It’s been a memorable year for the Wii – from Nintendo’s demonstration that Nickelback aren’t actually the worst band in the world at E3 to the success of Boom Blox and de Blob at retail, there certainly hasn’t been a lack of things to discuss. Here’s the very best and worst of the Wii’s 2008.
It’s clear that Nintendo now regard E3 as a chance to showcase their most accessible software due to the attendance of the mainstream press, but that still doesn’t justify their awful showing this year. From the now infamous live demo of Wii Music to the complete lack of core game announcements, the whole presentation was an enormous let down. The backlash from the hardcore was so great that Miyamoto was forced in interviews to repeatedly assure fans that the next Mario and Zelda were on their way, and prematurely announce a new Pikmin without even a scrap of artwork, let alone footage. Yes Nintendo, the mainstream press does cover E3, but no-one knows how to complain quite like angry gamers.
Nintendo’s software for the Wii since it’s release has been strong and consistent, but their output since this summer has noticeably diminished. It seems in their rush to release Super Mario Galaxy, Super Smash Bros Brawl and Mario Kart Wii within months of each other, they forgot to arrange their Christmas ’08 lineup. Traditional gamers have been left a simple choice: Animal Crossing or nothing. It didn’t have to be quite this bad – if Fatal Frame IV and Disaster: Day of Crisis had been translated for a North American release, they would have papered over some very large cracks.
Lack of progression
This year’s solid updates to Mario Kart and Smash Bros. were arguably just that: updates. Apart from Mario Kart’s excellent online component, neither game made any great strides in their core gameplay in the same way Super Mario Galaxy or even Super Paper Mario did. This may have been easier to ignore if it weren’t for Animal Crossing: City Folk; which apart from the edition of Wii Speak, featured very little new content or gameplay. The only truly revolutionary game Nintendo produced this year was Wii Music – a game that seems to have been utterly rejected by core gamers.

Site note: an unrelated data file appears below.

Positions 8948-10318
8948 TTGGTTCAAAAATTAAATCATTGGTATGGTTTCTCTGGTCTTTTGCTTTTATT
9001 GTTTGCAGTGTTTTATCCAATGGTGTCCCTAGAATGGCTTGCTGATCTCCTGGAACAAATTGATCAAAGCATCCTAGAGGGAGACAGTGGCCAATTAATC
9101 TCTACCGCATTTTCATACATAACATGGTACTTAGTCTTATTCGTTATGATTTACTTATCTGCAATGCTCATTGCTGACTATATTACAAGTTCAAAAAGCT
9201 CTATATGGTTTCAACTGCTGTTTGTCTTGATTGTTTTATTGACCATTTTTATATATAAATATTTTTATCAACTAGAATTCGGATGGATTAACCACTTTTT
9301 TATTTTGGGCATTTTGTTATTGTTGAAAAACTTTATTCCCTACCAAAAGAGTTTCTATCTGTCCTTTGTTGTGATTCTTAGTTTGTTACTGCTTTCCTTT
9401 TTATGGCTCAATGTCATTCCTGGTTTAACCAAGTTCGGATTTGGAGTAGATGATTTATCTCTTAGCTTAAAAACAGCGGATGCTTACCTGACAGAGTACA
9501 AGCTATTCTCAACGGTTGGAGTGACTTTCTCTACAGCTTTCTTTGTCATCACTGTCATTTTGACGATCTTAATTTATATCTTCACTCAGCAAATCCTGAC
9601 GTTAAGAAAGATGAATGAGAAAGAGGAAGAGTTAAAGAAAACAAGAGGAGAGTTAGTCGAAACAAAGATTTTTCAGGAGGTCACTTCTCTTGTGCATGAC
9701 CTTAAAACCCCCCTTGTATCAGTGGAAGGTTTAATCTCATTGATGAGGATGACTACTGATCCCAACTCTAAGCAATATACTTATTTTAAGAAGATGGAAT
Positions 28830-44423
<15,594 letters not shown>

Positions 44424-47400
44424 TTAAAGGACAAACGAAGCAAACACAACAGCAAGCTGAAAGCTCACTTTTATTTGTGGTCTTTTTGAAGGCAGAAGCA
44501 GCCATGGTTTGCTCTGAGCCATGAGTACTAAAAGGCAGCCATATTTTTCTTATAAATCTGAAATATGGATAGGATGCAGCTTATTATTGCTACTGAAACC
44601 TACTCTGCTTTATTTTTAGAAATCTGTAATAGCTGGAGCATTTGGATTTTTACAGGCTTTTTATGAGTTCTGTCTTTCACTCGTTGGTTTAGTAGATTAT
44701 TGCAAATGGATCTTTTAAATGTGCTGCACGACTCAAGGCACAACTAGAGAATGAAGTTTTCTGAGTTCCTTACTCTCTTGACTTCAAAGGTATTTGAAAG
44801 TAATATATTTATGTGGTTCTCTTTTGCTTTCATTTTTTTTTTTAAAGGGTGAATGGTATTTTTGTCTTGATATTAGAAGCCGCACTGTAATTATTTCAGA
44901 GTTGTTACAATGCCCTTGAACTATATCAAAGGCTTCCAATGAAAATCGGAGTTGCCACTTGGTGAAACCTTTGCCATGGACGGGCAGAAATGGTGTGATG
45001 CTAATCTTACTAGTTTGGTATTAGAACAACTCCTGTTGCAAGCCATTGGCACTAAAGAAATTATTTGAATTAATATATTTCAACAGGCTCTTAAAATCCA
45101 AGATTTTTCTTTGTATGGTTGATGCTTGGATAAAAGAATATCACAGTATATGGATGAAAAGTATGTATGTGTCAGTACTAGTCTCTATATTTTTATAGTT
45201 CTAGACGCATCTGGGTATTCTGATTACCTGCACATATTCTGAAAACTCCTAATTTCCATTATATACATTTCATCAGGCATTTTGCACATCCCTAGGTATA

There are many ways in which the Wii’s hardware is lacking when compared to the competition. All but one of them can be explained by Nintendo’s desire to keep the cost of hardware and software development down, and to make the platform attractive to a wide audience. The only truly crippling hardware flaw the Wii has is its meager and unexpandable 512MB’s of internal memory. WiiWare is starting to bloom as a platform, and it’s success is a great credit to Nintendo, but the inability to quickly and easily store downloaded software also highlights their extreme shortsightedness.